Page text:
3D integration of imagers

3 Jun 2014, 09:00
30m
Effectenbeurszaal (Beurs van Berlage)

Effectenbeurszaal

Beurs van Berlage

Speaker

Piet De Moor (imec)

Description

A classical imager contains a 2D array of pixels responsible for the capture of the optical signal, surrounded by peripheral electronics which is reading out all pixels and sending the obtained image off-chip. For almost all application a trend towards high image resolution (and therefore smaller pixels) is observed. However, this leads to several performance issues. First, the area per pixel is reduced, while the required functionality per pixel is often increasing. Moreover, many more pixels need to be read out over a fairly long distance (i.e. the physical imager size), typically at a high speed. Some applications (such as X-ray imaging for medical applications) require very large area detection with minimal information loss. Many of the above challenges can be solved by using vertically stacking dies using 3D integration technologies such as high density bumps or wafer-to-wafer interconnects, flip-chip or wafer-to-wafer bonding, through Si vias, wafer thinning etc. At the same time the concept of vertically stacking and interconnecting dies offers both optical performance benefits (i.e. when using backside illumination) as well as readout design opportunities, both in terms of available area per pixel, as in terms of architectural freedom (i.e. to distribute different functional blocks on different levels). The advantages and challenges of the required processing technologies as well as different 3D stacked imager concepts will be discussed.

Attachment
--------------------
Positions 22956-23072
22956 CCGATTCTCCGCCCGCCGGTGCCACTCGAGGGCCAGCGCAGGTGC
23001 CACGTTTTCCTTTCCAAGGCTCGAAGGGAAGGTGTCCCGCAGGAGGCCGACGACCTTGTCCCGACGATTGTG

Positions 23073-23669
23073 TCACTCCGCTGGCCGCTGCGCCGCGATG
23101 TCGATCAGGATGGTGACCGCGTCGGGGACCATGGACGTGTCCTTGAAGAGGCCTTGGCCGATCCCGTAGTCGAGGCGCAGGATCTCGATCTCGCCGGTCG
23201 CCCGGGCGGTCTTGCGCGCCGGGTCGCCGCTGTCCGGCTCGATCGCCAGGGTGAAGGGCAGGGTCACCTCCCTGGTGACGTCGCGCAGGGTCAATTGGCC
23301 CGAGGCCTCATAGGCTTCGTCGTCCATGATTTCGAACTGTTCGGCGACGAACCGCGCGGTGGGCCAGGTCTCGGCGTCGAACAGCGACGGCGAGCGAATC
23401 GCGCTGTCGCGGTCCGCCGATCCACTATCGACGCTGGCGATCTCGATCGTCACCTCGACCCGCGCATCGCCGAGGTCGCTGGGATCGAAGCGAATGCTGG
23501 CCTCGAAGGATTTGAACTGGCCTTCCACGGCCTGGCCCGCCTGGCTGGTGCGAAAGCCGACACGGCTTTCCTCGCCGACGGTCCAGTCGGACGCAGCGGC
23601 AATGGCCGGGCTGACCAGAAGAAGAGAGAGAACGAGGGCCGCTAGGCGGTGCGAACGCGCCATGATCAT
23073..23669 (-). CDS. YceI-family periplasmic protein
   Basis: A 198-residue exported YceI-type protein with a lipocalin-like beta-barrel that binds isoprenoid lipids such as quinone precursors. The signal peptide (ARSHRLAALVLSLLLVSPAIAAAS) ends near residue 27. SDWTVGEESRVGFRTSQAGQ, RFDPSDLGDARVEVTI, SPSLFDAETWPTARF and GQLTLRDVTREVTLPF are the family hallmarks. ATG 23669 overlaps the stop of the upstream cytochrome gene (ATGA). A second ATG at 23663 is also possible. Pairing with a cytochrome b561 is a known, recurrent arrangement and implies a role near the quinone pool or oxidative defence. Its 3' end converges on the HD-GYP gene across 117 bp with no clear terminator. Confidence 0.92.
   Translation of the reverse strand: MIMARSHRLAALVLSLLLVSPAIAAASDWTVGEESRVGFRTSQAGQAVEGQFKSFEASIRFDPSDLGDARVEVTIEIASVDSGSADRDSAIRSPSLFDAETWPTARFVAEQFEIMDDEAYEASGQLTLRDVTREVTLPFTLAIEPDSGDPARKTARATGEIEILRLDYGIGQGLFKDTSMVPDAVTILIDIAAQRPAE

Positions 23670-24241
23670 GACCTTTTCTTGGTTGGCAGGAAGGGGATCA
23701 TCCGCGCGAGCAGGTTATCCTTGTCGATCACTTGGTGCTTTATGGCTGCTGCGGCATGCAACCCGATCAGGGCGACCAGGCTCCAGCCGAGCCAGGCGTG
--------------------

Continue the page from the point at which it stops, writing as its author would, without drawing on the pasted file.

Primary author

Presentation Materials